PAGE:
Speak shouldn't be silenced by censors

    Censorship is rearing it's ugly head again, this time in Springfield, Mo where a university prof by the name of Wesley Scroggins wrote an opinion piece for the local paper where he characterized Speak, by Lauie Halse Anderson as filthy, immoral soft porn.  Apparently professor Scroggins doesn't understand that the rape scenes in the novel are not there for titillation.  His conclusions are disturbing at best.  I'd like to remind readers that Speak was a Printz Honor Book, a National Book Award Finalist, and a New York Times Best Seller that has given voice to victims for the last ten years.   

    I'm sad to say that the need for books that give victims a voice are as important today as the day Speak was released.  A mere week ago in a community near Vancouver, Canada, a 16 year old girl was drugged and gang-raped at a rave.  Cell phone pictures were posted by a 16 year old boy with no thought of the fact that this girl is forced to relive that horrendous experience time and time again.  If more of the young people involved had read Speak, and gained insight into how insidious and horrendous rape is, the situation might have been prevented.  I have given Speak to countless young women, including my own three daughters.  I wish I had given it to more young men.  This is an important book that NEEDS to be available.  And it's important that we speak to our young people about the difference between consensual sex and rape.

    Wednesday, September 15, 2010

    Book Airlift to LA

    A few months ago, I was contacted by Helaine Becker, a writer friend.  She'd been in LA and had visited a school with virtually no books on the library shelves.  Not one to accept the status quo, Helaine decided to do something about it.  That something is about to come to fruition.

    The following is a press release she sent along this morning.

    Children’s book author orchestrates Canada-wide book drive to stack library shelves of inner city school in Los Angeles.

    Helaine Becker’s Airlift to LA highlights the state of Canadian school libraries.

    August 23, 2010 (Toronto, ON) Shocked by the empty library bookshelves during an author visit to a Los Angeles-area elementary school, children’s book author Helaine Becker is taking action. She’s started a campaign to put books in the hands of disadvantaged children in LA, and, just as important, is bringing attention to the alarming state of Canadian school libraries.

    Becker, an award-winning Toronto area author, has written over 40 books for children, including Science on the Loose (Maple Tree Press 2008), and is known for her wacky, off beat humour for the younger set.

    In a recent trip to California, Becker collected over 650 books (most were discards from more affluent schools) for Barton Elementary School, located in an inner city area of Long Beach. Books not up to library standards were given directly to the children and for most of these children, it was the first time they had ever owned a book or even read for pleasure. Now back in Canada, Helaine is spearheading a campaign — Airlift to LA — to stock the shelves of another Los Angeles-area elementary school in the Compton district.

    “The three schools I visited were all understaffed, underfunded, and under stocked to the point of breakdown,” explains Becker. “I was completely shocked by how bad the situation was there. The way U.S. schools are funded through property taxes means schools in low-income areas have virtually no ability to meet existing school standards, nor to effectively educate the next generation.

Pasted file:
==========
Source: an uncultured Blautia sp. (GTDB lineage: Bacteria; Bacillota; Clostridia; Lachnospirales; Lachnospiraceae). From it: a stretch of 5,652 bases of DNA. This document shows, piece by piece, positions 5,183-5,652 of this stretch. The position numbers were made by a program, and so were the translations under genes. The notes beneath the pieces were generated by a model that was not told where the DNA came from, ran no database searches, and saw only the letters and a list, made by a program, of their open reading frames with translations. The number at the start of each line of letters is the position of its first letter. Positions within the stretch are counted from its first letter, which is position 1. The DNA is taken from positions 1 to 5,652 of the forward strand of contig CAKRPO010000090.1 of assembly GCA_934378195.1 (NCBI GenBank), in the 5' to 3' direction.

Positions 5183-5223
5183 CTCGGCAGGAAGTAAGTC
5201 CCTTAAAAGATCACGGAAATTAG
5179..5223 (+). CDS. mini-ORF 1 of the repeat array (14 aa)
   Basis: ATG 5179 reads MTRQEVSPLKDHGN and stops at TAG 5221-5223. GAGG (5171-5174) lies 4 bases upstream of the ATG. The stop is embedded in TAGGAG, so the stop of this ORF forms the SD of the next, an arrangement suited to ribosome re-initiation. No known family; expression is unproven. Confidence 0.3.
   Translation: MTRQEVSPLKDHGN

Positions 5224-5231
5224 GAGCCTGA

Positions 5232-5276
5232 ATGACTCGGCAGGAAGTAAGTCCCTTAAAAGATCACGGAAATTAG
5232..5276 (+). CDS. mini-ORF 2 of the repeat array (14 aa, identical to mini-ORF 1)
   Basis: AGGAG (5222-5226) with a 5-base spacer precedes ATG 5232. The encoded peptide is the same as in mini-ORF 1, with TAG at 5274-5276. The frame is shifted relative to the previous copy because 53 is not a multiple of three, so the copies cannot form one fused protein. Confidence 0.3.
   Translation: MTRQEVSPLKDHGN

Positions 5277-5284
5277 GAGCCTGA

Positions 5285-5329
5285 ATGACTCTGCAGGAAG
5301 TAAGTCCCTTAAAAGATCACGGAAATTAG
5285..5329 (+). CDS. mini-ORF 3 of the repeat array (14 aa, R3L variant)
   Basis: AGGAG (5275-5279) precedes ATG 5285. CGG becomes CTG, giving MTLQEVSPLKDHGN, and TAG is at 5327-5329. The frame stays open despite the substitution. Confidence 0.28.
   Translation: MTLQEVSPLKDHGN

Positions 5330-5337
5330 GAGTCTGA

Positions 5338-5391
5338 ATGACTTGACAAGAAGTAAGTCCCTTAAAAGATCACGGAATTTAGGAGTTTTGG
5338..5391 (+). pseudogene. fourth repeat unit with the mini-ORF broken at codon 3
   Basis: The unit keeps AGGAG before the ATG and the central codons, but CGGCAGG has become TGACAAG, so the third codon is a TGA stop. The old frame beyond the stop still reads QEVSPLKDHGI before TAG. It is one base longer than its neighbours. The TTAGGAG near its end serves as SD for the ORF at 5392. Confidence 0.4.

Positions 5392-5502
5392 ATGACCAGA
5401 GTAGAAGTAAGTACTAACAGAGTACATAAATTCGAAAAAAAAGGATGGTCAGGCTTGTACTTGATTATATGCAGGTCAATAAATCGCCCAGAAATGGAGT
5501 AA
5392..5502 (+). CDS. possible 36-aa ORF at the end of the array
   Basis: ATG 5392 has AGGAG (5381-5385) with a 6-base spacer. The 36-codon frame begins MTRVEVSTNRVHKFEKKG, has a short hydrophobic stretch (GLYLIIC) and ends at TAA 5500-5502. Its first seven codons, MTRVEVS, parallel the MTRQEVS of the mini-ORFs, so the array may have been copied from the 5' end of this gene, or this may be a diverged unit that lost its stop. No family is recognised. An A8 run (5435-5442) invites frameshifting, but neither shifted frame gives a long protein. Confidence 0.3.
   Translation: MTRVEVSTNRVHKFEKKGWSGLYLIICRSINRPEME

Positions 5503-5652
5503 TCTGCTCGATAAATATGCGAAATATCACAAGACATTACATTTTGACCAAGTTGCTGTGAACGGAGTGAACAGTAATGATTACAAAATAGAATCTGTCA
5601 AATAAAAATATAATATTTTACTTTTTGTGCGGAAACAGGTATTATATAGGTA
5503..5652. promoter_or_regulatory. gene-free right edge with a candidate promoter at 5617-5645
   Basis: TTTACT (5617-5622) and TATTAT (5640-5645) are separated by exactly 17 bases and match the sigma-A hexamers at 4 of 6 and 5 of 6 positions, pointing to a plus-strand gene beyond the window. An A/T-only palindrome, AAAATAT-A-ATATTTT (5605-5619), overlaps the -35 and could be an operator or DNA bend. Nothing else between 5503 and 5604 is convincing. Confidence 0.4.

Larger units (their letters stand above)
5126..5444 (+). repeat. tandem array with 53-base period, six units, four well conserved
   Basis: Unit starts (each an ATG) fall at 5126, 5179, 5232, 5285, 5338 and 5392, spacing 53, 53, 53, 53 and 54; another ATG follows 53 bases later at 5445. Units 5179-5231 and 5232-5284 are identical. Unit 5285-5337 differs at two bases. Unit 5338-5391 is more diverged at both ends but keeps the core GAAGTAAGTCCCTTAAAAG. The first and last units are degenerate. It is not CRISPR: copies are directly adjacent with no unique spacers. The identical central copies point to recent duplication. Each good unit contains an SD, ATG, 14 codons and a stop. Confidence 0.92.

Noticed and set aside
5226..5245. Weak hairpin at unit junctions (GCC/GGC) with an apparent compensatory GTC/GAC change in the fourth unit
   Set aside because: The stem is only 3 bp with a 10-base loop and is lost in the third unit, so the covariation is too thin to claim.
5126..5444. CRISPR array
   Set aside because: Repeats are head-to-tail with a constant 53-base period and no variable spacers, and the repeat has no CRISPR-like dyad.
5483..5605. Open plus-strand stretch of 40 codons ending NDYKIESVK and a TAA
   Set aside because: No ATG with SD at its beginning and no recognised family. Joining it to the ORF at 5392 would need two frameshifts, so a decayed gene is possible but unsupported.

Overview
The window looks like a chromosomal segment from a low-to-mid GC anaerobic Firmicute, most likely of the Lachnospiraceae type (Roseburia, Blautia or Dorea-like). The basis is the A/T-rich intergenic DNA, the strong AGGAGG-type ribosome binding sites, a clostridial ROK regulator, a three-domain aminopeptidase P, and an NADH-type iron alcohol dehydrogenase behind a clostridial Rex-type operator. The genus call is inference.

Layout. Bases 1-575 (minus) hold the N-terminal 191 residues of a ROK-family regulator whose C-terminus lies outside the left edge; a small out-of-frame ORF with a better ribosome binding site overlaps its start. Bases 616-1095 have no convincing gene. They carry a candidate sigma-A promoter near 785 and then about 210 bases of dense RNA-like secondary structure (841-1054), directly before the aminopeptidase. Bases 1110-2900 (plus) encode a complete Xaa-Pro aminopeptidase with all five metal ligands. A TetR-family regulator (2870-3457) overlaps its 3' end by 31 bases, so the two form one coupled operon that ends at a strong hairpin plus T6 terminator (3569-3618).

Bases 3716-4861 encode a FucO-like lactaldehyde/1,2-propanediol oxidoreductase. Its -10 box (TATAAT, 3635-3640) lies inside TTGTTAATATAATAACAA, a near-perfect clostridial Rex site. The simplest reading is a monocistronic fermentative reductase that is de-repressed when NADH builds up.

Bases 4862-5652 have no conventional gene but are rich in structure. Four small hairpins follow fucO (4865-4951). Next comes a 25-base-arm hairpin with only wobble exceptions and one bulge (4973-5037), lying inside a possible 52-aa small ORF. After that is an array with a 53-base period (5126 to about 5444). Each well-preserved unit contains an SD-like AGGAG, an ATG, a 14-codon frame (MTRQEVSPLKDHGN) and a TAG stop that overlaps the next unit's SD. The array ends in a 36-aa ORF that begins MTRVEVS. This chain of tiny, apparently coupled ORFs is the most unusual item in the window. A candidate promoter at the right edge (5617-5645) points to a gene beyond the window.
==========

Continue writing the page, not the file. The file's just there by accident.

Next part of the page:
“My hope is that by helping the kids in the Compton-area, we will not only deliver books to kids who need them, but also draw attention to the fact that Canadian school libraries are heading the same way. Our libraries are also dramatically underfunded, in every single province and territory,” explains Becker who recently visited a northern Canadian school whose dusty shelves included books such as The Red Indian and Young John Kennedy. “If you only have a part-time library tech to come in and look after the place one half-day a week, and no funding to restock the shelves with books less than 50 years-old, well, Compton, here we come.”

    A long-time advocate for school libraries, Becker sees helping the children in LA as a short-term solution. “The real problem we are trying to address is the systemic problems we face on both sides of the border. Almost none of the school libraries I visit are up to Canadian standards set by the Canadian Library Association,” says Becker who authored a document that allows the public to determine how their school libraries stack up. “If they do the assessment they will see how poorly we are doing and, as a result, why our literacy numbers are going sideways. My hope is that the public will use the results to put pressure on the government to put the funding back where it can do so much good — in a fully-functioning, fully-staffed school library.”
    Becker has partnered with Sandra Tsing-Loh, columnist and local celebrity in the LA-area and an advocate for public education, and Rebecca Constantino, founder of Access Books — a non-profit organization which organizes book drives and funding for underserviced school libraries. Last week, Becker shipped approximately 1200 books from over a hundred Canadian authors, publishers and the public to LA. in advance of the book presentation event at Ralph Bunche Elementary School, October 2, 2010.

    The event will include author presentations by several Canadian writers including Becker, Wendy Kitts, Rob Weston and Kari-Lynn Winters who will also help refurbish the Bunche school library by sorting and cataloguing books and painting wall murals with the students.